Population-Based Hepatitis C Surveillance and Treatment in a National Managed Care Organization

Published Online: April 01, 2004
Deborah Shatin, PhD; Stephanie D. Schech, MPH; Keyur Patel, MD; and John G. McHutchison, MD

Objectives: To use a national population-based automated claims database to study the testing rate, prevalence, and prescribing patterns for chronic hepatitis C.

Study Design: A retrospective descriptive study that analyzes medical and pharmacy automated claims from affiliated health plans in 4 regions of the United States.

Methods: Data were collected from 11 UnitedHealth Group–affiliated health plans (3.9 million members) from January 1, 1997, to December 31, 1999. Medical claims were used to identify persons tested for hepatitis C virus (HCV). Persons with chronic HCV were identified through medical and pharmacy claims. Patterns of drug use and treatment were analyzed, including prescribing physician specialty and proportion of patients receiving baseline and follow-up testing.

Results: Of 27 871 members tested for HCV (0.7%), 1869 (6.7%) were diagnosed as having chronic HCV. Tested patients were more likely to be female (odds ratio [OR], 1.1) and older (≥25 years; OR, 4.1). Of 3259 patients with HCV, most were male (OR, 1.8) and older (≥25 years; OR, 32.0). Of these patients, 33.6% (n = 670) of men and 25.2% (n = 319) of women received treatment. Combination therapy users were more likely to undergo baseline (OR, 4.8) and follow-up (OR, 6.2) testing compared with interferon alfa monotherapy users.

Conclusions: Of the total population, 0.7% were tested for HCV, of whom 6.7% were diagnosed as having chronic HCV. Although women were more likely to undergo testing, prevalence and therapy rates for chronic HCV were higher in men. Most patients did not receive recommended baseline and follow-up testing, and the approximate 30% therapy rate suggested that many patients with HCV remain untreated.

(Am J Manag Care. 2004;10:250-256)

During the past 2 decades, hepatitis C virus (HCV) has been recognized as a silent epidemic and an emerging public health threat.1,2 Estimates by the Centers for Disease Control and Prevention suggest that approximately 4 million persons in the United States are infected with HCV.2 Many have not been diagnosed, because fewer than 20% are symptomatic3 and the condition may be latent.4 Chronic HCV infection is the leading cause of liver transplantation in the United States and Europe.5 Hepatitis C virus also may account for a 2-fold increase in the incidence of hepatocellular carcinoma between 1975 and 1998.6 The total societal cost estimates may be as high as $600 million per year in the United States.2

Most of the prevalence data on hepatitis C in the United States are derived from the National Health and Nutrition Examination Study (NHANES) study, which was a survey of noninstitutionalized civilians carried out between 1988 and 1994. The prevalence of anti-HCV was 1.8%, indicating that there were 3.9 million persons infected with HCV, of whom 2.7 million had chronic infection.7 Prevalence rates vary according to the population studied. A San Francisco Veterans Administration medical center study8 of more than 1000 patients indicated an anti-HCV prevalence of 18%, while another study9 of homeless veterans suggested an HCV prevalence of 42%. The global prevalence of anti-HCV is estimated at 2.9%, with lower prevalence rates noted in Western Europe, Australia, and Southeast Asia.10 Healthy People 200011 set a goal of decreasing the prevalence of this virus from 18.3 per 100 000 persons in 1987 to 13.7 per 100 000 persons in 2000. Healthy People 201012 specifies the additional goal of reducing new cases of HCV from 2.4 per 100 000 persons in 1996 to 1 per 100 000 persons in 2010.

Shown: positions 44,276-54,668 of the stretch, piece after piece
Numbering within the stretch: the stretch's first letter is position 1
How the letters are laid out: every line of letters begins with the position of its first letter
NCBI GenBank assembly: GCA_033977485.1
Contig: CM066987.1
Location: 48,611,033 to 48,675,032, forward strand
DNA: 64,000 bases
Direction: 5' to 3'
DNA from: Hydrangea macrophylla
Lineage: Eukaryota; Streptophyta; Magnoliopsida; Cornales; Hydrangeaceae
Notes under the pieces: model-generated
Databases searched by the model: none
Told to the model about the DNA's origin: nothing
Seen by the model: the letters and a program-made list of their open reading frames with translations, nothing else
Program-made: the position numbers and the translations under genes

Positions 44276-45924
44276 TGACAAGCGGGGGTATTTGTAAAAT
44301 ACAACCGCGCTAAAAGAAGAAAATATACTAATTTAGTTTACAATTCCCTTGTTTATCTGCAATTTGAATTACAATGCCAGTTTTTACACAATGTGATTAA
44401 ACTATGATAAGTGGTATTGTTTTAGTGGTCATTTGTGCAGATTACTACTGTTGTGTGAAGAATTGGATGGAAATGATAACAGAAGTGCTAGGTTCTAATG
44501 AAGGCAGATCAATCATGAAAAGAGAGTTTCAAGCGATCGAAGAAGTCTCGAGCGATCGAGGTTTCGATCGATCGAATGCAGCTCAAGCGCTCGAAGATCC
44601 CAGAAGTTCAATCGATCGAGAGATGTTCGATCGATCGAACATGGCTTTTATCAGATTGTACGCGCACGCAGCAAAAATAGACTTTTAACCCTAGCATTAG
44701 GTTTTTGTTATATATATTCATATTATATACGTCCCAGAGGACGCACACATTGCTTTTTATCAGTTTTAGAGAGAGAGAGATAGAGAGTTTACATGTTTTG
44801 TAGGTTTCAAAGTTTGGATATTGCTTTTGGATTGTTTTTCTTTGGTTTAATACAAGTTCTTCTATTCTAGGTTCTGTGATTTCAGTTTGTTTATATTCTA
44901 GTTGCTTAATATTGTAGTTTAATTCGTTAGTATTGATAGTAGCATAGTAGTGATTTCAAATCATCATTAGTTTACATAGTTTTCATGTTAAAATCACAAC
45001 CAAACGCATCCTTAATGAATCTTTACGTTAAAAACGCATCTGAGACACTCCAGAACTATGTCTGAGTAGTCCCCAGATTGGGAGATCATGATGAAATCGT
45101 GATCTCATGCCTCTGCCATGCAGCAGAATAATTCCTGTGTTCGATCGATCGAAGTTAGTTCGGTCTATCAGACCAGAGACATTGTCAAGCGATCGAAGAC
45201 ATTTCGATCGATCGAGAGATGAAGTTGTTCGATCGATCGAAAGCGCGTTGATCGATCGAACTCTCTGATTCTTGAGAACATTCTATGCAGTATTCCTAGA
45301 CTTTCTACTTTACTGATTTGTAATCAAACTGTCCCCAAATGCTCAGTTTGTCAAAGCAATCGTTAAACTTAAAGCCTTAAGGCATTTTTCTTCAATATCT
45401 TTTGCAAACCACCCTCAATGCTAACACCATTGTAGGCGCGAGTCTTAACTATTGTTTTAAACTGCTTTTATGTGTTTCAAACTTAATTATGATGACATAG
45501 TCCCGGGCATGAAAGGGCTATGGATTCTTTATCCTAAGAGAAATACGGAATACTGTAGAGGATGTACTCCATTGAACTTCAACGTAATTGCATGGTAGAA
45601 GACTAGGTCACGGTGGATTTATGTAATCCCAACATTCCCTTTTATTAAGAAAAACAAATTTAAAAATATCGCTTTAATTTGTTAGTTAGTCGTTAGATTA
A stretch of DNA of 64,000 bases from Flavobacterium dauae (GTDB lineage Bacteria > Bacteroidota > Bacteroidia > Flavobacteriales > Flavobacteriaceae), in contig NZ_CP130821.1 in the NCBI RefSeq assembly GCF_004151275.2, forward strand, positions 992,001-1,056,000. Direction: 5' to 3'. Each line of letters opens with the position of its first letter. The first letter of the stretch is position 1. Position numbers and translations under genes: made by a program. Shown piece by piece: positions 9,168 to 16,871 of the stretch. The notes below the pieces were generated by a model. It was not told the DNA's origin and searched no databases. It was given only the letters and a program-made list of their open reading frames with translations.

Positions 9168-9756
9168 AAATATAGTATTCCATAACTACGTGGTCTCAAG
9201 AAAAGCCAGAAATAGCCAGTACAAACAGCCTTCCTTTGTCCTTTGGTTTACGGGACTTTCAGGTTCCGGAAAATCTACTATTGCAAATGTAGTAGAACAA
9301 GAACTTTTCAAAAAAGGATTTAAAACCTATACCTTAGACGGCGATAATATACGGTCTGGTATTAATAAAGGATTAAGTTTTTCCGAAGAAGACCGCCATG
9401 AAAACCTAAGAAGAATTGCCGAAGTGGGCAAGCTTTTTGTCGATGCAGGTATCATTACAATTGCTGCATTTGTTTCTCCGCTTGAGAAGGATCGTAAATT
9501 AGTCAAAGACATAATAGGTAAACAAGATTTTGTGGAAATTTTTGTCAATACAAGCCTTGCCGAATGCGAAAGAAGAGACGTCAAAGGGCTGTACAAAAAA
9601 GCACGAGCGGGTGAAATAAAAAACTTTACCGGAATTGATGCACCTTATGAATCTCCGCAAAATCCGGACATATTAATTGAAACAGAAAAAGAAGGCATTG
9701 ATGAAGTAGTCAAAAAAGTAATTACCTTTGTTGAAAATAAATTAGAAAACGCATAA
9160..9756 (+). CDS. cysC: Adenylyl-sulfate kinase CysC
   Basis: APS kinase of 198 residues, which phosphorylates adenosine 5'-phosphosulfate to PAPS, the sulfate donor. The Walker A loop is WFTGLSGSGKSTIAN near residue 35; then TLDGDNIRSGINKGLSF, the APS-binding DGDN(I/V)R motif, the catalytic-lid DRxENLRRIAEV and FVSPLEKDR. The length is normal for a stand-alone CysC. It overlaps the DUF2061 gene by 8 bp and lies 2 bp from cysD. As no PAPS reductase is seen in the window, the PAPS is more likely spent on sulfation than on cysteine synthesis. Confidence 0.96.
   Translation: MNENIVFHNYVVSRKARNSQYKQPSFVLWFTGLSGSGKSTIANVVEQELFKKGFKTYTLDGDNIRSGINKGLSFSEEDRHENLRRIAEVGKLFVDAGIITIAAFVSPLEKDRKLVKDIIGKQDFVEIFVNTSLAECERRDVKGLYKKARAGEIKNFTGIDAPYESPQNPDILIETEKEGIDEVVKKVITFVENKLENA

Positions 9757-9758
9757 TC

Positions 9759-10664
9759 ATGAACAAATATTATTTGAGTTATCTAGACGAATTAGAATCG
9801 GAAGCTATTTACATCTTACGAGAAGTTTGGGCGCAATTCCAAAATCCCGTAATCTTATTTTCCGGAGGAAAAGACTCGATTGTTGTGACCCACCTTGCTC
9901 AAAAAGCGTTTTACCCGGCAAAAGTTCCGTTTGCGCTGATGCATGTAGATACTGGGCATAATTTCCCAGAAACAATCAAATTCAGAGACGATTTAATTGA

Managed care organizations (MCOs) are key sites for surveillance of the prevalence and treatment of HCV for several reasons. First, healthcare delivery has increasingly shifted from the public sector to private healthcare systems through MCOs. Second, the age group most frequently diagnosed as having HCV, ages 30 to 49 years, is likely to be employed and covered by employer-insured healthcare. Approximately 93% of privately insured persons receiving coverage from their employer are enrolled in managed care.13 Third, a national MCO setting provides population-based automated data to determine the prevalence and treatment pattern of HCV in the general medical community. Previous studies have focused on select regional practices, rather than a broader comparison across several geographic areas.14 In addition, most of the published literature on the treatment of HCV summarizes clinical trials that may not reflect treatment patterns in the general medical community.15

The objectives of this retrospective population-based administrative claims study were to determine the prevalence of chronic HCV infection in a national MCO by age, sex, geographic region, and insurance type; to quantify the rate of testing for HCV in a national MCO by these same factors; and to characterize the prescribing of medications for HCV, including patterns of drug use and treatment.


Data Source and Study Population

Employer-insured and Medicaid-covered populations of 11 geographically diverse health plans affiliated with UnitedHealth Group were included in this study. These 11 plans, with 3.9 million persons enrolled from January 1, 1997 to December 31, 1999, were located in the following geographic regions: Midwest (6 plans, 2.1 million enrollees), Southeast (3 plans, 1.1 million enrollees), Northeast (1 plan, 450 000 enrollees), and West (1 plan, 326 000 enrollees). The plans were mostly independent practice association models, contracting with large networks of physicians typically reimbursed on a discounted fee-for-service basis.